The situation is even worse when you learn that state schools are left to their own devices by the government and no matter how hard principals and teachers try, they can only do as much. Besides, if the salary is significantly less than what private schools pay, there isn’t much to keep good teachers in state schools.
To sum it up, it seems that our little friend will have to put up with the fact that, in order to go to university, she’ll have to be taught for the test – reality check. It doesn’t seem to matter that the kind of education she was getting before was preparing her better for life. In order to be able to “get a life”, she needs to pass the test.
How would we solve this if change doesn’t come from the top? I mean, teachers can and should do their share – pressure the government for change. But if things remain the same, the good teachers, the ones who care about teaching for life, will actually be putting their kids at a disadvantageous position. And this will be true as long as the yardstick we measure our kids against is a test.
The first post of this series has led to a response by Gregory Thompson (whom I also ‘met’ through Twitter on #edchat). I’ve read it and enjoyed all the points he made regarding what I wrote on the first post. I feel like replying to it. I believe the conversation will evolve if I continue with the series as I originally intended to, adding a couple of things his post made me think about.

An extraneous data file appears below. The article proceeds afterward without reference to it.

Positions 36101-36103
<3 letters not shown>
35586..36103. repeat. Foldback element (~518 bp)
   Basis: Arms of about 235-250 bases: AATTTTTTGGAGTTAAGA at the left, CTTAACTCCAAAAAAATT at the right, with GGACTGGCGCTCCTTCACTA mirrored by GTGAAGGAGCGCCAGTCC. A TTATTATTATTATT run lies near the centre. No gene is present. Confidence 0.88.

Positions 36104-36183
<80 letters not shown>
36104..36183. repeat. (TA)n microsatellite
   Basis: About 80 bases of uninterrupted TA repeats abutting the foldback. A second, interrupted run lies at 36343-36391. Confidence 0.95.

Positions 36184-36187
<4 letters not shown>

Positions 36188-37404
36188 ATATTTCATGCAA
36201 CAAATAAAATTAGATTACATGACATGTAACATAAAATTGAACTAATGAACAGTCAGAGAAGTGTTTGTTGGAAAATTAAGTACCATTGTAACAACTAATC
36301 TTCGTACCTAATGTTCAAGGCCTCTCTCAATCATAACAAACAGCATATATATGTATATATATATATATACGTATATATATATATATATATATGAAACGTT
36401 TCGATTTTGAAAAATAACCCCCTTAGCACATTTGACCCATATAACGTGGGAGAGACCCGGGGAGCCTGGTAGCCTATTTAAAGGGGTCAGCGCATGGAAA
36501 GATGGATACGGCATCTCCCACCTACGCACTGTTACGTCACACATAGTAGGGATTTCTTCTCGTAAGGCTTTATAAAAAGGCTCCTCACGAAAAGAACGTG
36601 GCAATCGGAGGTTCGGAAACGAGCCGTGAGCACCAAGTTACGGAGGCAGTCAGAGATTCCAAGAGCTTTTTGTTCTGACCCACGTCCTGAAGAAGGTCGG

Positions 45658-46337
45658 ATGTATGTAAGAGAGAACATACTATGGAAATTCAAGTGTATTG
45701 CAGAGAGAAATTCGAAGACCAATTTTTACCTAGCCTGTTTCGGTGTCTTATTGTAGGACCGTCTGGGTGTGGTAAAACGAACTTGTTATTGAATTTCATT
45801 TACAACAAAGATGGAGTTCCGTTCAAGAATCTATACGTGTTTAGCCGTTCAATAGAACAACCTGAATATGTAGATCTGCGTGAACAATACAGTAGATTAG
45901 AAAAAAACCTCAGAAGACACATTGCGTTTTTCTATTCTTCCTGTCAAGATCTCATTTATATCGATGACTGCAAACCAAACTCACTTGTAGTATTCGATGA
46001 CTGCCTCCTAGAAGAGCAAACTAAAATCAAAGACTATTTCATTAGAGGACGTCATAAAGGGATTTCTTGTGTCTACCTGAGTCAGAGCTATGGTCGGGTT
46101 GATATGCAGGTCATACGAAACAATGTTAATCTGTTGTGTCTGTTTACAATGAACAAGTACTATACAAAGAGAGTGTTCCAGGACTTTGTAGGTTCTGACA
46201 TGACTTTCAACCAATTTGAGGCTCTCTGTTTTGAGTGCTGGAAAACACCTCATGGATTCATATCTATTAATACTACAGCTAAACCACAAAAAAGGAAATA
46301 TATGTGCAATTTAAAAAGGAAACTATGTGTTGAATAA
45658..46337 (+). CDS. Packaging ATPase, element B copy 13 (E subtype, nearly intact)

I finished the post by mentioning rater-reliability. If you remember the scenario that I depicted, you’ll have to bear with me that it’s not possible for anyone to do what is expected of teachers in that condition. It’s not about giving up, or abandoning principles because it’s all a lost battle. Teachers are teachers because they believe they can make a difference. Teachers have been students and know students look up to their teachers. Good teachers know a lot is at stake when they walk into a classroom and this is why they do not give up.